“A kind gesture can reach a wound that only compassion can heal.” -Steve Maraboli



My name is Scott Anderson; I am mental health peer, meaning that I have psychological conditions (with symptoms first being diagnosed at age six), specifically, Anxiety, Depression, and Obsessive-Compulsive Personality Disorder (not OCD), and use my own experiences to help others.  I sees these conditions as both useful and challenging; while my symptoms have presented difficult times in my life, I have also gained insight into understanding psychological conditions and working with the various aspects related to them, allowing me to use my skills and background to reach out to and help others with mental health struggles, as my heath allows.

I founded Kalamazoo Hope (originally known as Kalamazoo County Resource Nexus, a.k.a. KCRN) in January of 2012 as a volunteer project. I started, and continue to fund, KHOPE using a portion of my disability stipend;  I operate it with a desire to aid the Kalamazoo County area, contribute to my own personal growth and development, and provide inspiration to individuals with disabilities.  In 2018, I chose to refine its focus from general assistance to specifically helping those with psychological conditions.


Mission and Achievements


Kalamazoo Hope is an online guide into understanding psychological health and finding related resources in the Kalamazoo County, Michigan area, not just for those with psychological conditions, but also family, friends, groups, and others who desire to learn more about such, as well as individuals wishing to improve their general mental health; all of this is provided free of cost or obligation.  It is hoped that these materials will help one become self-empowered by providing the direction, fortitude, and tools to solve their own life challenges, as well as allow them to aid others who require assistance for a quality life.

In addition, it seeks to create a sense of community and improve acceptance for those with psychological conditions and addressing mental health through such means as social media, as well as improve their quality of life via community involvement and projects, such as those listed below.


Since its founding in 2012, I have been fortunate enough to be able to help the local community in some of the following ways:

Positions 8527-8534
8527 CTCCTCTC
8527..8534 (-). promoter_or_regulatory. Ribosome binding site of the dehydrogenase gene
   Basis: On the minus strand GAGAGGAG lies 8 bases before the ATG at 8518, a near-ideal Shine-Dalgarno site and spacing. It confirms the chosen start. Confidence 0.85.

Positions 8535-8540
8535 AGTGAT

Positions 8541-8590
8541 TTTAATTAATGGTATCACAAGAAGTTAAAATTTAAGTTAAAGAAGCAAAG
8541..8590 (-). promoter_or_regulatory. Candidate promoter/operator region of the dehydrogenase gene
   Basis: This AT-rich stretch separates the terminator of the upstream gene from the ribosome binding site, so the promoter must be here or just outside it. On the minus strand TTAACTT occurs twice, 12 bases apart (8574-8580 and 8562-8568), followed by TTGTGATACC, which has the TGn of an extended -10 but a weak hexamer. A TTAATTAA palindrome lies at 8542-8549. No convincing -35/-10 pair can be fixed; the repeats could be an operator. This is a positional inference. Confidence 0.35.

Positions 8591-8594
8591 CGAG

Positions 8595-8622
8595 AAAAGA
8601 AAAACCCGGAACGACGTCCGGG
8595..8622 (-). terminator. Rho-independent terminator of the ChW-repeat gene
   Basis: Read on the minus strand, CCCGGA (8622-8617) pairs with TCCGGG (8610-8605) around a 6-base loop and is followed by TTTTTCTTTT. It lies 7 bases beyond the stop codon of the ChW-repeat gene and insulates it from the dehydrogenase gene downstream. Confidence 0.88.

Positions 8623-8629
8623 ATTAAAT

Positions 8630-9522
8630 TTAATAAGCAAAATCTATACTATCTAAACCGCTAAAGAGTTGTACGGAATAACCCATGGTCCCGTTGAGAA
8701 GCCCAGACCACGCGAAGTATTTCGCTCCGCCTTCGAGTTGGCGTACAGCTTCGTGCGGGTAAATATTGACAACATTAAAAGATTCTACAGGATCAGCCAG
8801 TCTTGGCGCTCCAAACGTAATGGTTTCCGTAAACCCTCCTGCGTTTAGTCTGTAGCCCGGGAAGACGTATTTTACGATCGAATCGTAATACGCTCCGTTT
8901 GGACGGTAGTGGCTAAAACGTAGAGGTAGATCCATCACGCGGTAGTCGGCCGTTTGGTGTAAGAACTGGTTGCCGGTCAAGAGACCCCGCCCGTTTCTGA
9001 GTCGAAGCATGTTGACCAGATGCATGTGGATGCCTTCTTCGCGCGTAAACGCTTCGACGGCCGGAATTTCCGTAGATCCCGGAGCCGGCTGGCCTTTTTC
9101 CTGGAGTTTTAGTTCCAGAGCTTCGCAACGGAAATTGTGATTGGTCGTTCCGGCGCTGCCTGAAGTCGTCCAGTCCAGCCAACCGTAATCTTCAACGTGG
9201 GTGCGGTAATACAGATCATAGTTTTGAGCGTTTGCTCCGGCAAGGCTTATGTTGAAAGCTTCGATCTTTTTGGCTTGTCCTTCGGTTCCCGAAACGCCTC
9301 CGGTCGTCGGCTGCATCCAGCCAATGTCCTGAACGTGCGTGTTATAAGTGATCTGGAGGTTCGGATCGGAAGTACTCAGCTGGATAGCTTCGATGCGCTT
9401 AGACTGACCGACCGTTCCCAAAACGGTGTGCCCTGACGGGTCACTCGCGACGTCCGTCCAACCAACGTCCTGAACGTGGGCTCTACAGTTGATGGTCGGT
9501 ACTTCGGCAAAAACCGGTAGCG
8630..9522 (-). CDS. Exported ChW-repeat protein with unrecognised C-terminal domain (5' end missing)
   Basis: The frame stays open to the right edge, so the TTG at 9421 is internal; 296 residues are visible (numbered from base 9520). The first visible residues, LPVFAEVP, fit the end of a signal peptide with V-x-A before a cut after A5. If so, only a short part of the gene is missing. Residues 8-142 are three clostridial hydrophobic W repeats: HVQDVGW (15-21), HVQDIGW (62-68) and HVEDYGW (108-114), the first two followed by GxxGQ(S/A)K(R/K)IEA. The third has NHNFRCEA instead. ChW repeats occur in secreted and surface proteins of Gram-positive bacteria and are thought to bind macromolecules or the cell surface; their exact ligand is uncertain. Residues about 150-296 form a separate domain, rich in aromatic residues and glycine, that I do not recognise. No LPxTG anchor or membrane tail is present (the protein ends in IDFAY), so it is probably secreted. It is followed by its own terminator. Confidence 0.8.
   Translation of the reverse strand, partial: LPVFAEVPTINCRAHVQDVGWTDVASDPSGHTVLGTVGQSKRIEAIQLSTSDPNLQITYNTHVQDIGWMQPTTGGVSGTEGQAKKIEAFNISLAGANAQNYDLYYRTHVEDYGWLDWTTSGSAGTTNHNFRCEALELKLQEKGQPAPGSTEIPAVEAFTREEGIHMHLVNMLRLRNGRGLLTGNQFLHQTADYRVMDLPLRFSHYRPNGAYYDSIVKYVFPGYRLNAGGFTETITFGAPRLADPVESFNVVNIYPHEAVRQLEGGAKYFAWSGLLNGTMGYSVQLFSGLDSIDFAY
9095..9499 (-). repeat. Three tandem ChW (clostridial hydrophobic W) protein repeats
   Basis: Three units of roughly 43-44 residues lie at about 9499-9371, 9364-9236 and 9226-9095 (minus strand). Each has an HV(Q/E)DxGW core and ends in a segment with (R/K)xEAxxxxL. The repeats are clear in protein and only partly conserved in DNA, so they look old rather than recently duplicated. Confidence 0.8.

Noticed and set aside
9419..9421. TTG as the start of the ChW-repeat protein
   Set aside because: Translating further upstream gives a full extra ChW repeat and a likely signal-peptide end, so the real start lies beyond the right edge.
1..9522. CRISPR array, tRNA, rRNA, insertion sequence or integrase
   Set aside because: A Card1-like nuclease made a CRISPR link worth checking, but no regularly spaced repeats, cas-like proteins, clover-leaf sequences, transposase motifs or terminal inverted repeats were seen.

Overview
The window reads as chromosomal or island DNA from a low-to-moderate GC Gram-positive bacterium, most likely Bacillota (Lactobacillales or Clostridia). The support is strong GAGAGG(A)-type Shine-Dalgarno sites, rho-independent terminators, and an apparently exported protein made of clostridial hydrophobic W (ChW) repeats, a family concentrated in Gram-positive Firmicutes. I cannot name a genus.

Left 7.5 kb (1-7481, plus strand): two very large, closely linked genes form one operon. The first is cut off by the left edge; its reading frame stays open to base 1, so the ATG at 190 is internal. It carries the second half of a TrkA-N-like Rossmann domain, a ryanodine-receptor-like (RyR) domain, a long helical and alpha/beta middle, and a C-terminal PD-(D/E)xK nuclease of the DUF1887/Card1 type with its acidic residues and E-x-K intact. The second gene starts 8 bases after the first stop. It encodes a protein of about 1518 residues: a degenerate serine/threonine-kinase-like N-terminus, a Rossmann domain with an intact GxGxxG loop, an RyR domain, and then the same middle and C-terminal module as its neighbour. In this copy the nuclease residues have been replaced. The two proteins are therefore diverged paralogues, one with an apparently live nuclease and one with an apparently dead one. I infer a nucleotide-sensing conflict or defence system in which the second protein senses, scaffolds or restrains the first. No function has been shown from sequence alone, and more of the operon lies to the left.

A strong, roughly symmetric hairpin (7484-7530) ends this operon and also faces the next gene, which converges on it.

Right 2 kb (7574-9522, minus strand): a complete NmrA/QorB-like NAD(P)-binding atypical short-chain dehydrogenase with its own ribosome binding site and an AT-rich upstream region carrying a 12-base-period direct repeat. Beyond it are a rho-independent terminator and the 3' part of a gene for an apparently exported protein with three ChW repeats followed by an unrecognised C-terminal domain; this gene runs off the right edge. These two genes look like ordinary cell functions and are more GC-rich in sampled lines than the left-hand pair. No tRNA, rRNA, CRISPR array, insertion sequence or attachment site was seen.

In 2013, the Kalamazoo County Child Abuse and Neglect Prevention Council included Kalamazoo Hope (then Kalamazoo County Resource Nexus, KCRN) as another source to consider for resources in the Additional Information section of its Family Help Book (page 62).

In mid-2014, I worked with Coordinator Mark Lull of Allegan County Transportation Services, County Administrator Dan Wedge, and Richard Congdon of Metro to create the option for individuals in Kalamazoo County to utilize Allegan County's shuttle service, allowing for a wider range of travel for those without their own transportation.

In early 2015, Kalamazoo Hope worked with Ann Bonevich of Kalamazoo NAMI, the Kalamazoo County Sheriff's Office, and several other individuals to correct some terms on the Sheriff's Office's Project Lifesaver page; the words and phrases removed are considered highly offensive in today's culture.

Since 2015, Kalamazoo Hope has sponsored or supported OutFront Kalamazoo's (formerly the Kalamazoo Gay Lesbian Resource Center, KGLRC) yearly June Pride festival.  Due to family rejection, abuse, bullying, and social ostracism, Lesbian, Gay, Bisexual, and Transgender (LGBT) individuals have a notably higher rate of certain psychological conditions, such as anxiety and depression, as well as a greater likelihood of suicidality.

In May of 2016, others and myself spoke to the City of Portage Human Services Board, advocating that the Portage Non-Discrimination Ordinance be changed to include individuals who are discriminated against due to their sexual orientation or gender identity.  The ordinance was passed by the Portage City Council on June 28th, 2016.

In 2018, I decided to shift from aiding  Kalamazoo County at large to specifically assisting individuals with psychological conditions; with this change, KCRN became Kalamazoo Hope.

On April 27th, 2018, I received the Volunteer Kalamazoo 2018 STAR (Sharing Time and Resources) Adult Volunteer Award for my work related to Kalamazoo Hope and OutFront Kalamazoo, where I have volunteered since 2014.

For May of 2019, I requested that the City of Portage locally recognize Mental Health Awareness Month; the proclamation I wrote was kindly accepted by the city, and signed by Mayor Patricia Randall on May 7th.  Footage of the city council meeting can be viewed on the City of Portage's website (the event takes place within the first seven minutes; the proclamation itself can be viewed below.